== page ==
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Apartheid Wall: 10 years of existence


June 18, 2012
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Under the slogan 'Annexation Wall: Ten Years Too Long’, the Palestinian NGO for the protection of human rights Al Haq launched a month-long campaign to reignite the debate on the Apartheid Wall between Israel and the West Bank.

“The campaign is an occasion to talk about the fact that ten years later the Wall is still here and Israel continues to build,” explains Shawan Jabareen, director general of Al Haq. Thanks to the publication of a booklet detailing the impact of the barrier on the Palestinian people, a photo exhibition, and the launch of a website packed with testimonies, interactive maps, advocacy actions and statistics, Al Haq wants to bring the Wall back on the agenda of the international community, in addition to mobilizing civil society to demand its dismantlement.

The plan for the barrier was initially approved by the Labor Prime Minister Ehud Barak in 2000, ostensibly for security reasons. The first military orders for the confiscation of Palestinian land were then implemented under the Sharon government in April 2002. By June of the same year, the tear gas, sound bombs, and bullets of the Israeli army were already offering protection to bulldozers busy uprooting trees and disfiguring the land. Of the 708 kilometers planned, 438 kilometers have already been built. The result is a new border, which de-facto annexes to Israel a total of 530 kilometer square of Palestinian land. Together with the land, the wall has also trapped 350,000 people between the barrier and the green line in a 'no-rights’ limbo known as the 'seam zones’.

The campaign will end on July 9, a symbolic date that marks eight years since the advisory opinion on 'the legal consequences of the construction of the wall’ was produced by the International Court of Justice (ICJ) in 2004. The ICJ defined the wall as illegal and advised on its dismantling, reminding other states of their duty not recognize the illegal situation created by the wall and not to lend assistance to the enforcement of that situation. Using international law over the past 10 years, Al Haq has based much of its legal strategies on this opinion and the numerous breaches of it. It has not only demanded accountability from Israel but also of the states and private companies complicit in the ongoing abuse of the rights of Palestinians.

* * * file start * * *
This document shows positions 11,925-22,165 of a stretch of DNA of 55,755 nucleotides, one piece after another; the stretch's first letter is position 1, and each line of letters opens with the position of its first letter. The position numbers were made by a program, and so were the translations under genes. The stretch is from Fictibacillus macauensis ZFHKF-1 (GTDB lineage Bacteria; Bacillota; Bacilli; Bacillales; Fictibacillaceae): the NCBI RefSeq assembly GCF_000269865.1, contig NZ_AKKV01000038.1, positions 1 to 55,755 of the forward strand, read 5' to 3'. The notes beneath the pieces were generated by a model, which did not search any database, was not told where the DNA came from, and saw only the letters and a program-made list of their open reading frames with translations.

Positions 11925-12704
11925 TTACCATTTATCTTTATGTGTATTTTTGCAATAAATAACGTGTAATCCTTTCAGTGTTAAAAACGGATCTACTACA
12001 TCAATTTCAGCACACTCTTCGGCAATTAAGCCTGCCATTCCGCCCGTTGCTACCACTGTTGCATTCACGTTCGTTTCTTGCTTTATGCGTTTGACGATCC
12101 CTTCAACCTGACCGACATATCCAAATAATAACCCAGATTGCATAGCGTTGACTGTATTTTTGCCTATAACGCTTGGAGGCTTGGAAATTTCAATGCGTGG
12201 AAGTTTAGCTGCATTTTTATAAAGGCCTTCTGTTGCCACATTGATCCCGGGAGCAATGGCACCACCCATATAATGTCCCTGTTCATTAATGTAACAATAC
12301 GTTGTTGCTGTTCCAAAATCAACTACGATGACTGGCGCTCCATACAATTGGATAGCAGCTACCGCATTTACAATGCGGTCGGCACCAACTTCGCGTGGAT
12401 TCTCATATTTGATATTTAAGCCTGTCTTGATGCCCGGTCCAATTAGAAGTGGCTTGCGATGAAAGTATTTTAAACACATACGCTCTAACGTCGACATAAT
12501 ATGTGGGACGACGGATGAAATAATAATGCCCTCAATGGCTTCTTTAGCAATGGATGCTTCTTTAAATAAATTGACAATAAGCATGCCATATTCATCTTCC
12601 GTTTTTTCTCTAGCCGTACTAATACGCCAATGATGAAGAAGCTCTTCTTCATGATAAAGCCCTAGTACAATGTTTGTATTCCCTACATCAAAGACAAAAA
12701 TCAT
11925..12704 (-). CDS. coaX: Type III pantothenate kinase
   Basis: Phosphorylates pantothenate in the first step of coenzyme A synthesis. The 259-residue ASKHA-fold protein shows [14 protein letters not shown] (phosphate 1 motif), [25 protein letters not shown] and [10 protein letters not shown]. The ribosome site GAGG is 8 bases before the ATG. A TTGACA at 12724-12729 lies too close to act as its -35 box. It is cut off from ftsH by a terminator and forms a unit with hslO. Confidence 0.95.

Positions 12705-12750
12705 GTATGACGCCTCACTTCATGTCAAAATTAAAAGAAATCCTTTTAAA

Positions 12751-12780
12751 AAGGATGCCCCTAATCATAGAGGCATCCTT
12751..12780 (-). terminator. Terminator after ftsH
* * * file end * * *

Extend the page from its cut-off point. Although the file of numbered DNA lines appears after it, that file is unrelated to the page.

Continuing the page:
In the Netherlands, Al Haq has recently submitted a criminal complaint against the Dutch company Riwal, whose construction equipment, says the NGO, has been used to erect the wall. The complaint alleges that Riwal is complicit in the commission of war crimes and crimes against humanity.

“Responsibility of the states and private companies is a new area,” explains Jabareen. “The potential here is very high.”

By extending the resistance from the streets of the West Bank to the Ducth Court of Justice, Al Haq faces massive pressure from the powerful industrial and Israeli lobbies but at the same time is able to disrupt and taint their business dealings. In the European context, Al Haq has also found in the tribunals and civil society interlocutors who are ready to engage, mobilize and demand accountability.

“Ideally we would be able to bring all our cases in front of the Israeli Courts,” says Jabareen, “but too often in that context we are asked to go against our values and we risk legitimising practices that are in breach of international law.”

An example was the case of Bil’in, a Palestinian village that lost about 2000 dunums to the Wall. Years of legal battles and weekly demonstrations pushed the Israeli High Court to order a re-routing of the barrier and partial reparation to the village. However, the new Wall still rises in the middle of Bil’in’s land, a few meters towards the green line but not quite on it. The status quo therefore has remained unchanged.

To be satisfied with empty shows of justice leads to a legalisation of the illegal and to the normalization of a dangerous oxymoron. According to Al Haq we must not ignore those eight meters of tall slabs of concrete, because they not only impede the road to school, the doctor or the market, they also block the road to a just solution. “It is fundamental that the Palestinian people are able to exercise their right to self-determination,” says Jabareen. “The wall prevents that and therefore it needs to be dismantled.”

With 'Ten Years too Long’, Al Haq moves beyond the physical obstacle of the barrier and pushes us to engage with ideas that are much bigger than 'Israel and Palestine’. What is made clear is that the means to redress illegal situations are available within international law. These means belong to civil society and it is the duty of civil society to ensure that they are implemented.

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